When my husband decided late last year he wanted to start keeping bees, I’ll admit I was leery. Six months later, the bees are in our back yard in a tidy little hive, buzzing in and out on the constant hunt for pollen. So far, no stings, no neighbors have even noticed, and it’s fascinating to sit in our breakfast room watching through the window as they swarm, zip in and out, fan the hive to cool it off, and “beard” on the hive. I even get a little pang when I see some of them die, though I know and accept they have a pretty short life span! What a valuable contribution they make for such a short life.
So when I got my lovely new Battenberg cake tin from Alan Silverwood Bakeware, I wanted to try a version made with honey in honor of our bees. Making this cake involved several firsts for me – first cake I’ve made with honey, first Battenberg, and first time I’ve tried to make marzipan figures (so hopefully you’ll cut me some slack on my little bees!).
I found a honey cupcake and cream cheese frosting recipe from Astrid on The Sweet Rebellion site, that I found worked well to tweak for my purposes.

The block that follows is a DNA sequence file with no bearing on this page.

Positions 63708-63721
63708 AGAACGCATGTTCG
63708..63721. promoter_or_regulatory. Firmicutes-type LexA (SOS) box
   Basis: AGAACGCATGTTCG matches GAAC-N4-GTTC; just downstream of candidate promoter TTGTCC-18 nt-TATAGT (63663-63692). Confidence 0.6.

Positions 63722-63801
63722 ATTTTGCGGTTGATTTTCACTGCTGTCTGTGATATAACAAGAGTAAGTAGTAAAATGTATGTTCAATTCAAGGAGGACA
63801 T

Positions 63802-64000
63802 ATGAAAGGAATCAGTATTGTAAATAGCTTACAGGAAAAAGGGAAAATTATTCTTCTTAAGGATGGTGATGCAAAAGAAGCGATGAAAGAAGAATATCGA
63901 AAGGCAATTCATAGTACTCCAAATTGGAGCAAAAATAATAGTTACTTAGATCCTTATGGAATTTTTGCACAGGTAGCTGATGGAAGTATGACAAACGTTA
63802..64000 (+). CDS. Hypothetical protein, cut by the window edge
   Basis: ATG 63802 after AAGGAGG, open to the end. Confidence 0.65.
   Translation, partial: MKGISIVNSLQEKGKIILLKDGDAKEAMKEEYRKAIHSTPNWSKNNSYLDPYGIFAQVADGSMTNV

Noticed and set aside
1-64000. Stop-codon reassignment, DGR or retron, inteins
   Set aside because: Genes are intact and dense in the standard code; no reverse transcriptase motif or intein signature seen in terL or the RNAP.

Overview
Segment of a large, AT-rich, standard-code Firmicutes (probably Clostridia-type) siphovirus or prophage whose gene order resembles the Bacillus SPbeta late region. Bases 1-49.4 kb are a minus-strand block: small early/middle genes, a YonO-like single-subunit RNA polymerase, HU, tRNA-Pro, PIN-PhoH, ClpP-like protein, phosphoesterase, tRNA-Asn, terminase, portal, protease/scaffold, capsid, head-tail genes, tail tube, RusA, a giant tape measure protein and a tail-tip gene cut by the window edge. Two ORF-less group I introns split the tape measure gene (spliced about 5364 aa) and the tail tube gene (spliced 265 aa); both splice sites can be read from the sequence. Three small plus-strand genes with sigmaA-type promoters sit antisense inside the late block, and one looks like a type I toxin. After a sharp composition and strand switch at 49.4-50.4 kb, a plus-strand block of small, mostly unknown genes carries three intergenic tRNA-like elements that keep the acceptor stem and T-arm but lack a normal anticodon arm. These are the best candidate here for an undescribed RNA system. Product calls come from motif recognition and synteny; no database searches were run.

I’m a big fan of prepping all my ingredients first, so that the mixing, finishing, decorating just goes quicker, that’s the real fun part, after all!
The batter comes together quickly with all of the ingredients prepped. Nothing unusual about it – creaming butter and sugar, adding in the rest of the wet ingredients and integrating between each. Just used my Kitchenaid hand mixer, which I LOVE, and is great value for the money.
Once I’d added the dry ingredients to the wet, I divided the batter in half and just added a good Dutch processed cocoa powder to make the two colors and different flavors for the Battenberg.
After that came (for me) the trickiest part – trying to get an even amount of each batter into the four compartments of the tin! Maths were never my strong suit. But I managed in the end to get there – a cooking scale that zeros out is invaluable at this moment!
When I pulled out the baked cake, it had risen just over the top. But it was easy enough to get even squares of cake by waiting for the cake to cool and then taking a serrated knife and slicing off the tops of the segments so I’d end up with a square, even Battenberg.
The cream cheese icing works great between the layers. I got some crumbs coming up, which doesn’t matter in between the slices. But once you get to icing the outside, you could do a thin crumb coat and put it in the fridge to firm up. Pull it out 15 minutes later and you can ice it again, a little more generously this time. You’ll end up with a nice light creamy non-crumby coat of icing.